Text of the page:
That said, despite the lofty-sound of phrases like “public use” and “promenade,” the land along Memphis’s riverfront has not always been put to high-minded use. As late as the 1930s, the piece of land known today as Memphis Park (formerly Confederate Park), perched high on the bluff overlooking the river, was actually the city dump. And over the decades much of the “promenade” has been filled in with parking garages and a fire station.
“The chief criticism to be made of the riverfront from the standpoint of appearance is its disorder and general shabbiness,” wrote the esteemed city planner Harland Bartholomew in 1924. “Today, the riverfront is not merely unattractive, but represents a flagrantly unprofitable use of the property.”
A larger-than-life chess game takes place on the Riverfront as part of a Fourth Bluff activation. (Submitted Fourth Bluff)
Bartholomew, whom the New York Times called the “dean of city planners” upon his death in 1989 at the age of 100, was tasked that year with coming up with a redesign of the entire city, including the riverfront. His wildly impractical concept reimagined Memphis along the lines of Venice, Italy, with a huge plaza along the riverfront framed by Italianate buildings. Suffice to say, Bartholomew’s vision never came to fruition, though one aspect of it, a bridge connecting the city to “the Island” or Mud Island, which he turned into a vast park, has remained a consistent feature of almost every plan that has followed it.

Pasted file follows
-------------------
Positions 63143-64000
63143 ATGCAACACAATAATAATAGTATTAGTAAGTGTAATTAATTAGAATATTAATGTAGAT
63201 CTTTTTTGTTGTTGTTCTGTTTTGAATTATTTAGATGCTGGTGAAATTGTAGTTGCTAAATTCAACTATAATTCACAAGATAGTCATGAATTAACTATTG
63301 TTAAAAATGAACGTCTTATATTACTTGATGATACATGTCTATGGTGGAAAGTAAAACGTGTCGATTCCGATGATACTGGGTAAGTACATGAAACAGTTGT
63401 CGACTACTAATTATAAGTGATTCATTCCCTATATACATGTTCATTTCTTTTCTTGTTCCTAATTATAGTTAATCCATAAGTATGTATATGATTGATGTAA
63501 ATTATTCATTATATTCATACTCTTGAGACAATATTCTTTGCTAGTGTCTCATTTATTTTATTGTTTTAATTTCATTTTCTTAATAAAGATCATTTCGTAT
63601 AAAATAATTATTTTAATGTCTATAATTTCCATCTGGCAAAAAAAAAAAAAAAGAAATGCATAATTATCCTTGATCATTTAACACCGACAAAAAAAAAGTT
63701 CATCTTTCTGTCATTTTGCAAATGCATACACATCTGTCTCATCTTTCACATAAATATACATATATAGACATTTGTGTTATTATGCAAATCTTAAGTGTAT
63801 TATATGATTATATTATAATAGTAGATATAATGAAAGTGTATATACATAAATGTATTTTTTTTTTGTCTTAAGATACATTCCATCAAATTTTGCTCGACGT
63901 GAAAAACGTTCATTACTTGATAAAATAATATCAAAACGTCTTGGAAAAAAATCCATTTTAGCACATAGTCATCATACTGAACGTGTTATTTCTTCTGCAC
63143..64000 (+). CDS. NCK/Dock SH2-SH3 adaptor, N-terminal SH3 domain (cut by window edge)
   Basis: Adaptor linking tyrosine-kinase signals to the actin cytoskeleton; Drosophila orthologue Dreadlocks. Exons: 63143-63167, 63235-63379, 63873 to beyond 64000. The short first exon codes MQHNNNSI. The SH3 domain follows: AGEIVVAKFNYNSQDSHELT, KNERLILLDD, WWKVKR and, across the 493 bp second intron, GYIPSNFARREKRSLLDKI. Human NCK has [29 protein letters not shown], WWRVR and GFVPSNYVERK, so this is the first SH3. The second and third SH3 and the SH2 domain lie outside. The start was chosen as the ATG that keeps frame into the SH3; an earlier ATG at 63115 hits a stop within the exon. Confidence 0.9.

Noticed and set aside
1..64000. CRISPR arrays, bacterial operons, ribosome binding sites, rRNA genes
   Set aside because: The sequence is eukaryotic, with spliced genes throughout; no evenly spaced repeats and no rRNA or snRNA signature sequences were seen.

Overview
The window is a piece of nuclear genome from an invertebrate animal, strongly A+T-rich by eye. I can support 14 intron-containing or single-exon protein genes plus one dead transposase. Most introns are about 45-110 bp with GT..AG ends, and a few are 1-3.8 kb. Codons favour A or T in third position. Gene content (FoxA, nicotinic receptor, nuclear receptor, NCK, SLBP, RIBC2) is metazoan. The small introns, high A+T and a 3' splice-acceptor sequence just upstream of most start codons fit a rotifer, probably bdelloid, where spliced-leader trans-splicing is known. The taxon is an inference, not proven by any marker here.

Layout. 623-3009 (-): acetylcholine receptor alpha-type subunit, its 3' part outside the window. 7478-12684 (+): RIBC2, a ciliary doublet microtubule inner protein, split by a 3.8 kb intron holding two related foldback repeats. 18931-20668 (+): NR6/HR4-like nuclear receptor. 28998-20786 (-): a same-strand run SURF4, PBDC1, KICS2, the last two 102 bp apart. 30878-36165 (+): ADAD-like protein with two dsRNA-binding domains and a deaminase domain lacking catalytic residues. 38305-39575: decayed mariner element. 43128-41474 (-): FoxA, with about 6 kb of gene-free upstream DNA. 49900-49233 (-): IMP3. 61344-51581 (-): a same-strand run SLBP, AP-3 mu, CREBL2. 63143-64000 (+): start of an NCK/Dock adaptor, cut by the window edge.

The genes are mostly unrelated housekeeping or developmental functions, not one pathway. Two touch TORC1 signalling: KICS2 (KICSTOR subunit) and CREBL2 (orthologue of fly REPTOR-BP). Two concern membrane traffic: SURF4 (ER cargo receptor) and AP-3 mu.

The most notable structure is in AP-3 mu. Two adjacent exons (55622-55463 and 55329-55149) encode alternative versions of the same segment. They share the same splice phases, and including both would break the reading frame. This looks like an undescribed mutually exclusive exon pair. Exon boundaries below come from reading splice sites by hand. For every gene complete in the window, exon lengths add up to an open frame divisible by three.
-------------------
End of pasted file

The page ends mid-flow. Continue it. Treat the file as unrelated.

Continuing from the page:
Reimagining Memphis' Relationship to the River
In the decades since Bartholomew sketched out his vision, Memphis Riverfront development can seem like an endless stream of studies funneled through an alphabet soup of agencies followed by debate and inactivity. One of the few projects to squeak through the pipeline, the $44 million Beale Street Landing, took 11 years and was mired in controversy for much of that time. Opening in 2014, the facility at the foot of Beale at Riverside Drive had a rough start but has since had some successes in its modest goals of attracting more riverboat tourism traffic and hosting special events.
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By comparison, the current momentum behind Riverfront revitalization came on fast and unexpectedly. In April 2016, the Michigan-based Kresge Foundation picked Memphis as one of a handful of cities to be a part of its Reimagining the Civic Commons initiative, an effort to try to find new ways of engaging citizens with previously neglected or dormant public spaces. Funded for three years with a $5 million grant plus matching funds from local nonprofits, government, and philanthropists, the Memphis effort focuses on a stretch of Downtown called the Fourth Bluff that encompasses Memphis Park, Mississippi River Park, and the Cossitt Library branch.